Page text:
Same kinda thing for leggings, though you may find that they need additional folds for reasons described above:

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Tank tops are relatively straightforward – just make sure you fold the straps on the inside to keep things neat and to keep any fragile straps (which I don’t own, for huge boob reasons) protected. Again it’s just rectangles inside rectangles to make a neat rectangle.

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Now this next one is challenging. I am still working on getting better at these. The dreaded long sleeve shirt. Now, the basic method stays the same. Create a rectangle then smaller rectangles. It’s just hard because there’s more fabric. The key, I think, is to make the sleeves fold as flat against the first rectangle as possible. Like so:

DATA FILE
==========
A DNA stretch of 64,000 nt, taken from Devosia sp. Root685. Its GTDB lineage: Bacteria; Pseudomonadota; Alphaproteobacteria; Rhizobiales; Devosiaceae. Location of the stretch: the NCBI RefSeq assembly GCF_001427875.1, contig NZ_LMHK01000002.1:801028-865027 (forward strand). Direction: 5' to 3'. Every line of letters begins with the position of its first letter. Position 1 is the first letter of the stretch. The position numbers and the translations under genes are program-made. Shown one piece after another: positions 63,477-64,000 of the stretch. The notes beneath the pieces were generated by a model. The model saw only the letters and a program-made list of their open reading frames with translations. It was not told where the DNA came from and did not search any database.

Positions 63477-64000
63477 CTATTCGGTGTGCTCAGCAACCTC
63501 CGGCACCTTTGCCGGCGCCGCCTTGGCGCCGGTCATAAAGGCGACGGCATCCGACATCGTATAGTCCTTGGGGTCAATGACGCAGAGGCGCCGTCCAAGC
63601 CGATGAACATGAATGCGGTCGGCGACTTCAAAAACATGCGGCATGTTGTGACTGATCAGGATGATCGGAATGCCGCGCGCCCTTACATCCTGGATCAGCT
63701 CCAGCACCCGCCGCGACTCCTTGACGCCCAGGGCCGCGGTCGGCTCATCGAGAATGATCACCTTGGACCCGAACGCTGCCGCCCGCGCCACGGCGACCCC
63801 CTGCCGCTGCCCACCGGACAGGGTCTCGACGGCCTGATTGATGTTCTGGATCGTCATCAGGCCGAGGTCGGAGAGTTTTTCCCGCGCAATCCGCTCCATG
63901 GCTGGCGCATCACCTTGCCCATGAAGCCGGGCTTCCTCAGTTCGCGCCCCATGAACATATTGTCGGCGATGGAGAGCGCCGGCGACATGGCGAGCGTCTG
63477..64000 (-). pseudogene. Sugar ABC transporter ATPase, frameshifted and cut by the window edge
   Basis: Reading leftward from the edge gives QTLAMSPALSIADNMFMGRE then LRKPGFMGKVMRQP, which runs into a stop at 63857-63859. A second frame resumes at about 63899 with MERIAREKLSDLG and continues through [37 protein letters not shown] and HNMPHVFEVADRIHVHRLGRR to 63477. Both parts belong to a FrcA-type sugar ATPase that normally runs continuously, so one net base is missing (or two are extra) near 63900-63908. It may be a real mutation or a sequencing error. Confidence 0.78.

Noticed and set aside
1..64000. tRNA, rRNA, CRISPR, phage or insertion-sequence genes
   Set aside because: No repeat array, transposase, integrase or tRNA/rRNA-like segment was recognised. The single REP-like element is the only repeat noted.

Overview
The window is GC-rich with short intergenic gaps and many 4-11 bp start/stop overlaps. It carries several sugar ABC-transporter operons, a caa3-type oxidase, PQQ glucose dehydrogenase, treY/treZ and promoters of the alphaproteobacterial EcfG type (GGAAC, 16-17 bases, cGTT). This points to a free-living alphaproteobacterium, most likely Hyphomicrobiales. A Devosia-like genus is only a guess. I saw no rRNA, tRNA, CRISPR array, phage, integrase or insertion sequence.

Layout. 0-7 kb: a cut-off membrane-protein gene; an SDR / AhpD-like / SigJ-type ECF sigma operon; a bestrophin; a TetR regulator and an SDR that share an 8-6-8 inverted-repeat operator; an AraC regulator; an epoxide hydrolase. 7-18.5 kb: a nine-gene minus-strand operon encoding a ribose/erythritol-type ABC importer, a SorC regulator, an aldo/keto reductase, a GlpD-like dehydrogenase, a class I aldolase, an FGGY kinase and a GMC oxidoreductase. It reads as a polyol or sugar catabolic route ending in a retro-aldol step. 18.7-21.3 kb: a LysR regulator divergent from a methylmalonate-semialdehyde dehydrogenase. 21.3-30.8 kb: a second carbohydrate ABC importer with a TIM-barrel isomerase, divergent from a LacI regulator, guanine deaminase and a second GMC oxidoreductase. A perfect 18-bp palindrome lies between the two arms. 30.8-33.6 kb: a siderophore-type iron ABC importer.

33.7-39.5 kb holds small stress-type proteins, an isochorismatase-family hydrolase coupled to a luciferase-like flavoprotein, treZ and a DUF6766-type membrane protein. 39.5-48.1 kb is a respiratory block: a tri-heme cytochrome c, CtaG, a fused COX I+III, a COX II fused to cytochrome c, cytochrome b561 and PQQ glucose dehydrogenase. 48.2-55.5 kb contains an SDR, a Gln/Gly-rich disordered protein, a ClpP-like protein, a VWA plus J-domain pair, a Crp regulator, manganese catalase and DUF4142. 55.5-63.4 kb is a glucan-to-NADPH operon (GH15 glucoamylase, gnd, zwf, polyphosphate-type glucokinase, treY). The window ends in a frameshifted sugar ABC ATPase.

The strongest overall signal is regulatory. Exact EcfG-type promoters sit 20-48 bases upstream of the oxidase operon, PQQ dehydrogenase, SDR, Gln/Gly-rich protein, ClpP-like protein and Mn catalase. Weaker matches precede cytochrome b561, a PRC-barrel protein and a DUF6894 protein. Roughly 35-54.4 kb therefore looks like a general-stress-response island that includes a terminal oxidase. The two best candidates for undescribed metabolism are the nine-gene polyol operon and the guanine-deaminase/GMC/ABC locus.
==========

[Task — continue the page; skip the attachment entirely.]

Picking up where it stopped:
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I didn’t bother taking pics of the rest of this, because it is mostly is exactly the same as the first shirt after this point. Fold one side of the shirt + sleeve in as usual then bring that sleeve back in line with the folded side. I hope this makes sense. Let me know if it doesn’t and I’ll try to take better pictures but I was running out of time (and space) at this point!